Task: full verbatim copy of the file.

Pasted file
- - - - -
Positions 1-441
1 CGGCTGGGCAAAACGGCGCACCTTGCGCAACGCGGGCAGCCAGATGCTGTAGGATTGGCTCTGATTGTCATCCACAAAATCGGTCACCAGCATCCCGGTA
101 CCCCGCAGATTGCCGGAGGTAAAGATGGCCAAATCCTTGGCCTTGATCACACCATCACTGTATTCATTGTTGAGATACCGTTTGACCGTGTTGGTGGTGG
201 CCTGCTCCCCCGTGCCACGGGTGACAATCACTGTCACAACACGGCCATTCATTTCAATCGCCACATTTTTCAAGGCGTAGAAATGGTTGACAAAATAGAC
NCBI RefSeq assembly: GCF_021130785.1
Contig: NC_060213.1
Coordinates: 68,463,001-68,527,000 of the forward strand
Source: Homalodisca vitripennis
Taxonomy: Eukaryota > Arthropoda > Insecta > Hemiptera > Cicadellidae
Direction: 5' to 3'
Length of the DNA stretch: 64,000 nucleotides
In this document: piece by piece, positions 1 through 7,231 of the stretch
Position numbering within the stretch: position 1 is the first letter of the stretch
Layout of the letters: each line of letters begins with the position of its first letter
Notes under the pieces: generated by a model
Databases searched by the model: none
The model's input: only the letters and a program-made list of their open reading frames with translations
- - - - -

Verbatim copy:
Positions 1-441
1 CGGCTGGGCAAAACGGCGCACCTTGCGCAACGCGGGCAGCCAGATGCTGTAGGATTGGCTCTGATTGTCATCCACAAAATCGGTCACCAGCATCCCGGTA
101 CCCCGCAGATTGCCGGAGGTAAAGATGGCCAAATCCTTGGCCTTGATCACACCATCACTGTATTCATTGTTGAGATACCGTTTGACCGTGTTGGTGGTGG
201 CCTGCTCCCCCGTGCCACGGGTGACAATCACTGTCACAACACGGCCATTCATTTCAATCGCCACATTTTTCAAGGCGTAGAAATGGTTGACAAAATAGAC
NCBI RefSeq assembly: GCF_021130785.1
Contig: NC_060213.1
Coordinates: 68,463,001-68,527,000 of the forward strand
Source: Homalodisca vitripennis
Taxonomy: Eukaryota > Arthropoda > Insecta > Hemiptera > Cicadellidae
Direction: 5' to 3'
Length of the DNA stretch: 64,000 nucleotides
In this document: piece by piece, positions 1 through 7,231 of the stretch
Position numbering within the stretch: position 1 is the first letter of the stretch
Layout of the letters: each line of letters begins with the position of its first letter
Notes under the pieces: generated by a model
Databases searched by the model: none
The model's input: only the letters and a program-made list of their open reading frames with translations